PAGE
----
Sunday, January 21, 2018

Love, Joy, Empathy, and Why I I'm Not Giving Up

Last night I had the awesome experience of going to see Mikey Neumann's Movies with Mikey Live, courtesy of my friend Anders as a 30th birthday gift. Mikey reviews films and is a video game writer, and he is one of my favorite people. It was amazing - I laughed, I cried, and it hit some nerves in important ways.

There are a few things Mikey said that made an impact more than all the rest, and some of them weren't just a few words. I'm gonna go through the hard ones first then roll it back to good. This will relate to games, I swear.

Mikey at one point asked, "how many of you have been alone with your thoughts for two months?"

I raised my hand (I think there were two or three of us). When he said it, my mind rubberbanded - shot backwards and snapped forward. When my husband John was deployed in Iraq, I lived alone for over a year in an unfamiliar neighborhood. I shut myself inside, I tried to vent it out in journals or on places like LiveJournal that was mostly screaming into a void, but I couldn't escape my own mind.

My mental health deteriorated rapidly, and my physical health didn't do well - I'd lock myself in the house for days. I saw people, but it wasn't broken until I sat on the floor of my mom's house, completely delusional and fully in belief that the world was ending. I sobbed for hours and sat in terror of what would come and my biggest fear, the scariest thing about an apocalypse, was that I might live and be alone with myself forever.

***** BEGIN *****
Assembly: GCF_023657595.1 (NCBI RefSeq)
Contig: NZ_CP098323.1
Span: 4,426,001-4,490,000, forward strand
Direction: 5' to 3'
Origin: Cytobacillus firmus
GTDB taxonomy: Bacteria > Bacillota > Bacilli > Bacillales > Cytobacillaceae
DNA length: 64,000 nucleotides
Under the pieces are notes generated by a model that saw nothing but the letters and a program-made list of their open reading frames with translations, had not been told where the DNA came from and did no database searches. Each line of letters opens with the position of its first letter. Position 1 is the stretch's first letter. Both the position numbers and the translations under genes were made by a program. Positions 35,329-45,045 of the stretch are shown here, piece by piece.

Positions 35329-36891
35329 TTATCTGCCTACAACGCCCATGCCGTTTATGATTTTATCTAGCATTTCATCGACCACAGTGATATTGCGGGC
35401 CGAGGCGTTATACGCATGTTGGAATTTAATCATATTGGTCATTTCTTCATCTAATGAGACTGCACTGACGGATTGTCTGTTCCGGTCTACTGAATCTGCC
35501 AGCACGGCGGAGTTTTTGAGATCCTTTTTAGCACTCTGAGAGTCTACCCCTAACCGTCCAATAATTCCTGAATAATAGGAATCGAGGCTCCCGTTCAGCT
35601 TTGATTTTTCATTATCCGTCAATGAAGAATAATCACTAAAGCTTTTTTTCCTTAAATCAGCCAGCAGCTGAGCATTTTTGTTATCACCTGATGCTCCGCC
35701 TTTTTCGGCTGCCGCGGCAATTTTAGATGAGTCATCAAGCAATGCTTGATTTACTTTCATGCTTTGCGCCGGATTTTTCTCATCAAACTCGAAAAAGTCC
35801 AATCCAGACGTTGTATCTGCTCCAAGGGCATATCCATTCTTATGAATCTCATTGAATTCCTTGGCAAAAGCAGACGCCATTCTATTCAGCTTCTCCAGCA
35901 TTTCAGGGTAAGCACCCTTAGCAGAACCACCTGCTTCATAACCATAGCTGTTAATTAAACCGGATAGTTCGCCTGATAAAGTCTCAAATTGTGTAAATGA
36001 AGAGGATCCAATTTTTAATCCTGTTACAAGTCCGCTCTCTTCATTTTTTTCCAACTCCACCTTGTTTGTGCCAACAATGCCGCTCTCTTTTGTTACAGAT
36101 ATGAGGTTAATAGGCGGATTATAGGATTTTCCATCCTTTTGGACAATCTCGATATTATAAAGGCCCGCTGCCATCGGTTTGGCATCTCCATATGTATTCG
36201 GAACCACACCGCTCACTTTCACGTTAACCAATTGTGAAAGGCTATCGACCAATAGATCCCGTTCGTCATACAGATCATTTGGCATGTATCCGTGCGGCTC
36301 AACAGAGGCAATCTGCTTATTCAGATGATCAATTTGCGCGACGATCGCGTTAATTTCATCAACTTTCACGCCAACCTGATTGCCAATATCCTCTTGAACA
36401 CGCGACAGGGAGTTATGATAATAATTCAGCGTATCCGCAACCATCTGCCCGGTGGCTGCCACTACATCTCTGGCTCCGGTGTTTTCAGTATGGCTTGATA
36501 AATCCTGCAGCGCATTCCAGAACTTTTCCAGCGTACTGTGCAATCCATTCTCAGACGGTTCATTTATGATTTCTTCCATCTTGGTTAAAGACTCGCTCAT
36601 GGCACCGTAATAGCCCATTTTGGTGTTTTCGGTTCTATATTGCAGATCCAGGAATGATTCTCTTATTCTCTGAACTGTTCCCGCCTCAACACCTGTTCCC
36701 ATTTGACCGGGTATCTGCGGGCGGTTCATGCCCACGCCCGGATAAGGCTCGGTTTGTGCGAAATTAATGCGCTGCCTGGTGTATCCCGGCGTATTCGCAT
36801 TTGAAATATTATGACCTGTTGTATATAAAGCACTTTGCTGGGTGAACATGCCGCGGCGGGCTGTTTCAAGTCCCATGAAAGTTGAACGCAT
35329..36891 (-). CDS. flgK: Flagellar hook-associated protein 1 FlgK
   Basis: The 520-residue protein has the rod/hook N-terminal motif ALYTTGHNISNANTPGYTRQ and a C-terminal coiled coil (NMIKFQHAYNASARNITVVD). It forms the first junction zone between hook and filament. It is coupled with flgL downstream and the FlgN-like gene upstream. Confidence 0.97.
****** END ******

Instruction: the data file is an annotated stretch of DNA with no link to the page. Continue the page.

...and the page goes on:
That fear hasn't faded. It's still scary to me, and I worry that my being a trash fire to be around will make that a reality - my behavior and incompetence will lead to my partners and friends deserting me, because I know I would desert me.

So there was that.

Then Mikey talked about his experiences in the hospital when he had his frankly terrifying event last year. I have not been hospitalized long term, but the facts of physically deteriorating, not having diagnoses, and sudden onset symptoms are familiar - and the experience he described is one I desperately fear. Every time I have a twinge in my back, a cold, a night where waking up seems like the worst option. So it shook me up, just like listening to him talk about things close to this before. I cried a lot.

I'm struggling right now because every thing that goes wrong just wrecks me. I made one mistake at work the other day and just destroyed myself over it for hours. I'm still thinking about it. I struggled with design work and almost bailed out on a contract because I can't look at my own work and see value. I told myself I wasn't allowed a birthday because I don't deserve it.

So that also happened.

Mikey also, earlier, had talked about altering perspectives, helping people see movies in different ways that might change how they feel about them. He talked about Deep Dive, and it reminded me how I wished he would do a do-over of the Jupiter Ascending episode because John said it wasn't nice and that I would get upset. See, I love Jupiter Ascending, and it's often hard to get people to see the good in it. But it made me think about how our first tries are often not our best ones. That gave me a little shiver of hope. Over the past few years I've nearly shut down this blog and quit games multiple times, after my work continued to be inadequate and the blog floundered. I don't want to end things, but my self-loathing and lack of success has been heavy. But maybe if I keep trying?